This reading group guide for A Place for Us includes an introduction, discussion questions, and ideas for enhancing your book club. The suggested questions are intended to help your reading group find new and interesting angles and topics for your discussion. We hope that these ideas will enrich your conversation and increase your enjoyment of the book. Introduction
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When Martha Winter sits down one late summer’s morning to invite her family to return home for her eightieth birthday celebration, she knows that what she is planning to reveal at the party could ruin the idyllic life she and her husband, David, have spent over fifty years building.
As the family returns to Winterfold, their rambling house in the heart of the English countryside, each character reveals the secrets, joys, and tragedies with which they are wrestling. And when Martha finally unburdens her secret, the family’s foundation threatens to crumble. Topics & Questions for Discussion
1. The majority of characters in A Place for Us
are women, and consequently this book addresses many women’s issues. What are some of the defining moments for the women in the novel, and how do these events impact their characters’ development? What kinds of arguments do you believe the author is ultimately trying to make through her female characters about women’s experiences? How do you relate to these experiences?
2. Martha says, “Women weren’t supposed to think we could have both, back then. Do the job we loved, have the family we wanted.” “Back then” to Martha would be the mid-twentieth century. Do you think the attitude of society today has truly progressed to encourage women to have both? Discuss.
3. The author takes the reader through the story from the perspective of multiple characters, focusing on some more than others. Do you believe all the characters play equal supporting roles, or would you argue that some are more pivotal than others? Do you think there is a main character? If yes, who, and why?
4. Why do you think we see certain scenes from the point of view of a particular character? For example, the neighborhood party is told from Lucy’s point of view. How would it have been different if seen through the eyes of Joe or Florence?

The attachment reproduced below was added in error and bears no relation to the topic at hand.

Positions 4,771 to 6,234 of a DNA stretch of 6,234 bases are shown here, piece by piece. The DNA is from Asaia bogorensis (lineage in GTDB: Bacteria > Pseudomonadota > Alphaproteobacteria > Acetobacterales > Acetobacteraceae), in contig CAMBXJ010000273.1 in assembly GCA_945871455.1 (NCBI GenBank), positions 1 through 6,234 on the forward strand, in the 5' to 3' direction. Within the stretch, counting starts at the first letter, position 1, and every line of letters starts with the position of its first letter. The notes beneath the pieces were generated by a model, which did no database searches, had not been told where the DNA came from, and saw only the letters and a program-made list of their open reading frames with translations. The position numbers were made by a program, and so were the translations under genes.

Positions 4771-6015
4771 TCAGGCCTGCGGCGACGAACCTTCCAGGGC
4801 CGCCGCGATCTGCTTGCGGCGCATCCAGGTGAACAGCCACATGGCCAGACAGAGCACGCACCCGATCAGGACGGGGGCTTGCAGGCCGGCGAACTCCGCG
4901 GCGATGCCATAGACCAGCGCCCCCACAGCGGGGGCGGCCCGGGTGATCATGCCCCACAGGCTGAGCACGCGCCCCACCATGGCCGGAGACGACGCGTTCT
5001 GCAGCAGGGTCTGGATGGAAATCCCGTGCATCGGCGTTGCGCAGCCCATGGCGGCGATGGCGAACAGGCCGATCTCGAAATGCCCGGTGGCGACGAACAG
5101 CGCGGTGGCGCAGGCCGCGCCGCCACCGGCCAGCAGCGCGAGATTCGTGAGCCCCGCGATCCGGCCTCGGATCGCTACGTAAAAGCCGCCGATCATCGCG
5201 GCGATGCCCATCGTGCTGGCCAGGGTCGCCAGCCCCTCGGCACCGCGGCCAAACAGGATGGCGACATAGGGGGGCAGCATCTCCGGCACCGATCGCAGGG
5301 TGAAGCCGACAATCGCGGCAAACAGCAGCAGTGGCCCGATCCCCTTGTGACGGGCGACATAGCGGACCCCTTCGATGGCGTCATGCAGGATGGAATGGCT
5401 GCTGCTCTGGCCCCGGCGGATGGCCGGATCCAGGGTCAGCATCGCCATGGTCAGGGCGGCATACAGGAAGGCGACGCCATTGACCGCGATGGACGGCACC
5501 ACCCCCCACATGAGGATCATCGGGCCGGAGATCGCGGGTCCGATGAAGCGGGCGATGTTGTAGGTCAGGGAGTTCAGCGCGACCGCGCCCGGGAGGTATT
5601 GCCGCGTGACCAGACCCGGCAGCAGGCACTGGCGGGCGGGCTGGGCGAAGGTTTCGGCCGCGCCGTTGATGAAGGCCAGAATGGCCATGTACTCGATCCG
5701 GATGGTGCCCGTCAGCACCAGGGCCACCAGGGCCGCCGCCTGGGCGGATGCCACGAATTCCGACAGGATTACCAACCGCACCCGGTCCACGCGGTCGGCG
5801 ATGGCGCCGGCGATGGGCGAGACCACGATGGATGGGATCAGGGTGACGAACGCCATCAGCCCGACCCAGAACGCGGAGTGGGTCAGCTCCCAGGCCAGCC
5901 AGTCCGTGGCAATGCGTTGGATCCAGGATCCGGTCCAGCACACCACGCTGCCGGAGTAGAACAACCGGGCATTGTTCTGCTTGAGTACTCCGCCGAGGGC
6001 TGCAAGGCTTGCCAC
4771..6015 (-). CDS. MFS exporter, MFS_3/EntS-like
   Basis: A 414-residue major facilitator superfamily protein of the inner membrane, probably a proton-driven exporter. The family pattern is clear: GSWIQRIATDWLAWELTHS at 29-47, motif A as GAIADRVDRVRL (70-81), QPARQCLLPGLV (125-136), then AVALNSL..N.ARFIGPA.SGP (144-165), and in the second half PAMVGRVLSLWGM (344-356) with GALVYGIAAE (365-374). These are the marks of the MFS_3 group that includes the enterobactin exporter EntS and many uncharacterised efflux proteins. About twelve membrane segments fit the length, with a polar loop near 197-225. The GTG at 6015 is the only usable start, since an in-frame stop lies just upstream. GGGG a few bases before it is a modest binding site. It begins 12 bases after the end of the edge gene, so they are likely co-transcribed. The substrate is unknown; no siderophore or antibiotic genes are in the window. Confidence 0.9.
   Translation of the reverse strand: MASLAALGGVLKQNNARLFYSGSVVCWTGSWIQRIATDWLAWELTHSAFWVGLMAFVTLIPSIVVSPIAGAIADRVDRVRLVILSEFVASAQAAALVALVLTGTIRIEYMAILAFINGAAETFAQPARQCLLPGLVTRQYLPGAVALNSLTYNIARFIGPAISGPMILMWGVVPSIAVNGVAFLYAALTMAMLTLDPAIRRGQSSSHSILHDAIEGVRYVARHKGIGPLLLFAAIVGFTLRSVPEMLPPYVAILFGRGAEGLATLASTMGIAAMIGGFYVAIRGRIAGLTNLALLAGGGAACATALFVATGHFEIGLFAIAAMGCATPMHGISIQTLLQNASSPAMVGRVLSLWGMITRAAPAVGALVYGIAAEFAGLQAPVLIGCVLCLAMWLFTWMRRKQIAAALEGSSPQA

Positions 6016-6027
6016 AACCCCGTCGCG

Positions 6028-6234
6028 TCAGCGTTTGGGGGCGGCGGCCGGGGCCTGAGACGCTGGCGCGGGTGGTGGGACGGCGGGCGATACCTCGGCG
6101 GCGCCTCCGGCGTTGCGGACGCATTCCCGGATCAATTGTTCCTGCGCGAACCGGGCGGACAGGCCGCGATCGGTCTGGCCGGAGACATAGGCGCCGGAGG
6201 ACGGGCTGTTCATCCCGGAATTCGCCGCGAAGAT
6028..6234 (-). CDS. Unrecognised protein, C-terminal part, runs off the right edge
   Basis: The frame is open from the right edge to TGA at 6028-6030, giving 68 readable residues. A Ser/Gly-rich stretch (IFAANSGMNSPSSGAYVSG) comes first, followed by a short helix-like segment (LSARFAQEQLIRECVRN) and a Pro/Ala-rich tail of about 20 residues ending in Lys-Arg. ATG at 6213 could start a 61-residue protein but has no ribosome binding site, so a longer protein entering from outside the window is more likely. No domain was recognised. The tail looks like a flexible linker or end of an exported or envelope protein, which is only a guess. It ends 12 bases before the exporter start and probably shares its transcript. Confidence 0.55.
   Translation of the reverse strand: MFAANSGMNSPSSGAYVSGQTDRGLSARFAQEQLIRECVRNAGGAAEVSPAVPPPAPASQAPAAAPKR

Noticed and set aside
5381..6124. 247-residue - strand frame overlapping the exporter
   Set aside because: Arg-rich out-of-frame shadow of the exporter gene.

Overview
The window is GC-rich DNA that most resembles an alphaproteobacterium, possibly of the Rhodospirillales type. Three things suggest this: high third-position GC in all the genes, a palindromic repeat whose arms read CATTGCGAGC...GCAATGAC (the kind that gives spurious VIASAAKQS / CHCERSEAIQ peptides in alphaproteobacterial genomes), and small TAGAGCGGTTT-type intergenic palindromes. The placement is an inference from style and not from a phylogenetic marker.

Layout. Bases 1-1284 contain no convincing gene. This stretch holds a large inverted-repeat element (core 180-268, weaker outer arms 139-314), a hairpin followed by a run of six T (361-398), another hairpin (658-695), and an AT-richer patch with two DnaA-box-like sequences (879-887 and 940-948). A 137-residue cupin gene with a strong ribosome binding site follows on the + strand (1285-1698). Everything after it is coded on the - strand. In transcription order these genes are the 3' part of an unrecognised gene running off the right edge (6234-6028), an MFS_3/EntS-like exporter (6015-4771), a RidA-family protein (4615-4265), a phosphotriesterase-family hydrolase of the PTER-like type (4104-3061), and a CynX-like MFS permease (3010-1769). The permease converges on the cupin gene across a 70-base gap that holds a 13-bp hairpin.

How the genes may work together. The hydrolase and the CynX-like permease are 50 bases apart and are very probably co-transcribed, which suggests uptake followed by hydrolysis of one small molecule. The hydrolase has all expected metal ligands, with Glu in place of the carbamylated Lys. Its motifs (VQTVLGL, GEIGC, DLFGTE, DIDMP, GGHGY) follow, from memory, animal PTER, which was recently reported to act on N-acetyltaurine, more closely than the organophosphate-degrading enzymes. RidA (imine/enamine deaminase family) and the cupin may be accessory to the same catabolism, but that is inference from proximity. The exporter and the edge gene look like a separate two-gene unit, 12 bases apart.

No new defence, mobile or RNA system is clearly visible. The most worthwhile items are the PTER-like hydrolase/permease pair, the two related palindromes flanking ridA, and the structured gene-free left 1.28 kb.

5. The book is divided into four parts, each beginning with a quote or lines of poetry. How do these epigraphs relate thematically to the section they introduce, and to the book as a whole?
6. Why do you think David and Martha never told Florence that she was adopted? Do you think they were justified in not doing so?
7. When Martha comes to Paris to take Cat and Luke home to Winterfold, Cat says she recognizes the “feeling of half sadness, half happiness that stalked her all the time lately” as love. Have you ever felt this way? How would you define love?
8. At the family lunch, when Martha makes her announcement, she says that she and David “went wrong, somewhere along the way,” and that “it begins with Daisy. It ends with her too.” Do you agree with Martha’s perception that she and David as parents are somehow at fault? Do you agree that Daisy is the primary catalyst for the problems that affected the family?
9. Do you think that Martha was right to handle Daisy’s death in the way that she did? If not, how should she have done it differently, and what repercussions do you think it may have had?
10. When Karen and Bill separate, both feel that the other is at fault for the damage to their marriage. Do you believe that Karen or Bill played the primary role in hurting the relationship? Do you believe that one person can be more at fault than another when a relationship fails? The birth of Bella is a crucial moment for Karen and Bill; how significant do you think it was in their journey to healing?
11. Many characters, from Joe and Karen to Florence and Cat, wrestle with their place among the Winters and the idea of whether they truly belong. Consider the argument of nature versus nurture: How much of a person’s identity is defined by origins, and how much of it is shaped by ones surroundings and the people in one’s life? Are blood ties really the strongest and most binding of all? Enhance Your Book Club
1. Author Harriet Evans’s debut novel, Going Home
, is also about a family coming together at their house in the countryside where secrets and controversies arise. Read Going Home
with your book club and discuss the similarities and differences of these two novels. How do they differ in tone? What do you believe Evans is trying to say about the role of family in our lives with these two novels?
2. Each of the four parts to the story has its own title:
-Part One: The Invitation
-Part Two: The Party
-Part Three: The Past and the Present
-Part Four: The End and the Beginning
Come up with your own title for each section, and then discuss why you chose that title.
3. Select a major event in the story, like Martha’s announcement at the party, or an argument between two characters, and write it from the perspective of a different character other than the one the author has chosen. Read it to the group, then discuss the scene you chose, the character you chose, and what you hoped to emphasize through the alternative point of view.